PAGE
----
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Saturday, March 10, 2012

Meaning Of Halloween

Halloween is one of the oldest holidays still celebrated today. It's origins go back thousands of years and has been influenced by many cultures. 

The original celebration from which Halloween sprang was Samhain (sow-en), the Celtic New Year. When the Romans invaded Britain they brought with them their own customs and festivals. One festival known as Pomona day was celebrated at the same time as the Celtic New Year. Pomona was the Roman goddess of fruits and gardens. During the Roman occupation the two festivals became one and began to share customs. It is to the Roman festival of Pomona that we can thank for the tradition of 'dooking for apples'.

In recent times many members of the church have been critical of people celebrating Halloween, believing the holiday to be evil. It is strange then to think that the church created the Halloween we know today. When the first Christian missionaries travelled across pagan Europe and Britain they did not attempt to change the ancient ways but instead incorporated the beliefs into the Christian ideology.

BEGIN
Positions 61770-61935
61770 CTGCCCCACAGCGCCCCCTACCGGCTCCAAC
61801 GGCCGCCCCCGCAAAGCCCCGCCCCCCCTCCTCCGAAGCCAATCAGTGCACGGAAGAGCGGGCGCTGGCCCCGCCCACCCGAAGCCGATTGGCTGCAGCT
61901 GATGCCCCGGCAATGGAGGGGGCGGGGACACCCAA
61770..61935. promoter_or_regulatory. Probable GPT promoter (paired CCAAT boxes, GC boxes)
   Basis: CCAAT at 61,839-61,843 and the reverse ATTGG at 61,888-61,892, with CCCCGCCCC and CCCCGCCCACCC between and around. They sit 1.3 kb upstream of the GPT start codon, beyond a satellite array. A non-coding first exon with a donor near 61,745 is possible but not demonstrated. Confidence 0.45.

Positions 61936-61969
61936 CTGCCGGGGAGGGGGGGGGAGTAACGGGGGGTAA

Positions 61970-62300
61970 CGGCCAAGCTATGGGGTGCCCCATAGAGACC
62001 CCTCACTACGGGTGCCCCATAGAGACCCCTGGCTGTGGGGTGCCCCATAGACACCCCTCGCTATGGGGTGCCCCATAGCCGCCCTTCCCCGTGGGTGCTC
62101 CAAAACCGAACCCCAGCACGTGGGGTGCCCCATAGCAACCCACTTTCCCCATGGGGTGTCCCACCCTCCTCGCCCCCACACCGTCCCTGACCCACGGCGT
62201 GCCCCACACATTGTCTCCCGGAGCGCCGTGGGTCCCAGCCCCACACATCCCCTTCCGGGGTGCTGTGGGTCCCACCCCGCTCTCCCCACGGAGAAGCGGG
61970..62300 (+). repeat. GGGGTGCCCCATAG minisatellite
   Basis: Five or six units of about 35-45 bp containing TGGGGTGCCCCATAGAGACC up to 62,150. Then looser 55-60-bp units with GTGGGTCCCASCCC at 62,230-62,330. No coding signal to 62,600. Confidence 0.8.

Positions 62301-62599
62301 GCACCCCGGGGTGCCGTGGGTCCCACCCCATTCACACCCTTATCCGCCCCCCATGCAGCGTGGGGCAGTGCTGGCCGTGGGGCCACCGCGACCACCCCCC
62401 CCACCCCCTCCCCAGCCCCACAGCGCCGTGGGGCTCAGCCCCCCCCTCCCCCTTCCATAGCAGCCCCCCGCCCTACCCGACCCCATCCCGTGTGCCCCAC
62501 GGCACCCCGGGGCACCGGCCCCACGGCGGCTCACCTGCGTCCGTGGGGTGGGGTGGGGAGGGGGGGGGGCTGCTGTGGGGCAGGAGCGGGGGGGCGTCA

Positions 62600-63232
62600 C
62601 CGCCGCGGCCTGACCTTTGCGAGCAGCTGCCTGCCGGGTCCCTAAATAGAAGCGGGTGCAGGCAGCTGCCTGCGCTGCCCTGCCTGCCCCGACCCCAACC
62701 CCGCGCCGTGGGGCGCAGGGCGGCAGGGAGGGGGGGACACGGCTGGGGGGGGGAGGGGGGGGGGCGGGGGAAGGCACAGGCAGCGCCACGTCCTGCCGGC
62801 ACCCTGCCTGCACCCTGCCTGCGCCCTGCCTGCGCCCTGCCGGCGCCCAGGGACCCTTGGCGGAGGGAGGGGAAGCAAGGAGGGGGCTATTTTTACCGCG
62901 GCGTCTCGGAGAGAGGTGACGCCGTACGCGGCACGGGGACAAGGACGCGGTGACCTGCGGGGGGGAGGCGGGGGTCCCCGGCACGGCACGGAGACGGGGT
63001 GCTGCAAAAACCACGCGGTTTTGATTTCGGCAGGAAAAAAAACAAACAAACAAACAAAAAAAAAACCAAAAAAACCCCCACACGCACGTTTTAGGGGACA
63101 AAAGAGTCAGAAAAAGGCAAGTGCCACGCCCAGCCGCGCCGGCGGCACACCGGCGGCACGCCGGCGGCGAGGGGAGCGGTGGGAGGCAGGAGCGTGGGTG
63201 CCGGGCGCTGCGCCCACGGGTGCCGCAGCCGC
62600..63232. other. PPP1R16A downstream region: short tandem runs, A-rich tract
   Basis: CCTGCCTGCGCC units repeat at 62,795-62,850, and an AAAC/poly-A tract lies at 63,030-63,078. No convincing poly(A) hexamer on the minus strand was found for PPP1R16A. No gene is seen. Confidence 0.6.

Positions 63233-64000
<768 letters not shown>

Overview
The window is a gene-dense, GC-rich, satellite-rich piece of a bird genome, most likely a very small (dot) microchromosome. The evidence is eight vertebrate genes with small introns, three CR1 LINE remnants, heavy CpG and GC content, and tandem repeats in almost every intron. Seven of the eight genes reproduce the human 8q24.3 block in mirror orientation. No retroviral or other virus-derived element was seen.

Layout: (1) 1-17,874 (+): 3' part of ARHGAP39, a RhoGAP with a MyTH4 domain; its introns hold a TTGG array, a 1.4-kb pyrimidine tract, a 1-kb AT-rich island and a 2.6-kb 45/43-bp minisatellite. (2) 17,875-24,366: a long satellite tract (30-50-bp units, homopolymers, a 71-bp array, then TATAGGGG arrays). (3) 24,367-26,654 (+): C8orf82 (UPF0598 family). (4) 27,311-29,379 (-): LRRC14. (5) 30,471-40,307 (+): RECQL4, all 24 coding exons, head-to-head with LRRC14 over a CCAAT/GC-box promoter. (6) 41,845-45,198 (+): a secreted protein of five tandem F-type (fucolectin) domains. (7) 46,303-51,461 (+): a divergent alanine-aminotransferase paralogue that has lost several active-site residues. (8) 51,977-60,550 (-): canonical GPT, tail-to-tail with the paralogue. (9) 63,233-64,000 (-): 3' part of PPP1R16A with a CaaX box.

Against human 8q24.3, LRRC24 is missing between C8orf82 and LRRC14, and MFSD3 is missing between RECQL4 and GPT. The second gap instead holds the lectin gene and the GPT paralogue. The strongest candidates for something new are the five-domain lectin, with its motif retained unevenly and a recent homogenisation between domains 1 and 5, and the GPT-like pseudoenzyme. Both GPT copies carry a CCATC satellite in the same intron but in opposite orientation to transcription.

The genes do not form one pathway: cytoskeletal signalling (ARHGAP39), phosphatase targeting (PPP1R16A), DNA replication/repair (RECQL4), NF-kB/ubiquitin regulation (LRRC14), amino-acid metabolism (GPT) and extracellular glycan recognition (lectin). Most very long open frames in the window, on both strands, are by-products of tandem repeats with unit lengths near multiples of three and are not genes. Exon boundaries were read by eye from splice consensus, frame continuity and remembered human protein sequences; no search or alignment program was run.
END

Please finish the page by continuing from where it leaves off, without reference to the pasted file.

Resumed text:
In 835 AD the Roman Catholic church made November the1st, the Celtic New Year, a religious holiday in honour of all the Saints. This day was called All Saint's Day, or Hallowmas, or All Hallows. The day after All Saints day the church made All Souls Day to honour the dead. On that day people would light bonfires and parade through the villages dressed as ghosts or skeletons, saints, angels and devils. October the 31st then became known as 'All Hallow Even' which evolved over time to 'All Hallow's Eve, then to Hallowe'en and finally to the name and spelling we use today - Halloween.
For most of us Halloween is a time to dress up, party and have some scary fun, but to some members of society it still holds spiritual significance. The rise of new wave religions, with their tendency to follow the old ways and worship nature and the seasons, has returned Halloween to its original Celtic status.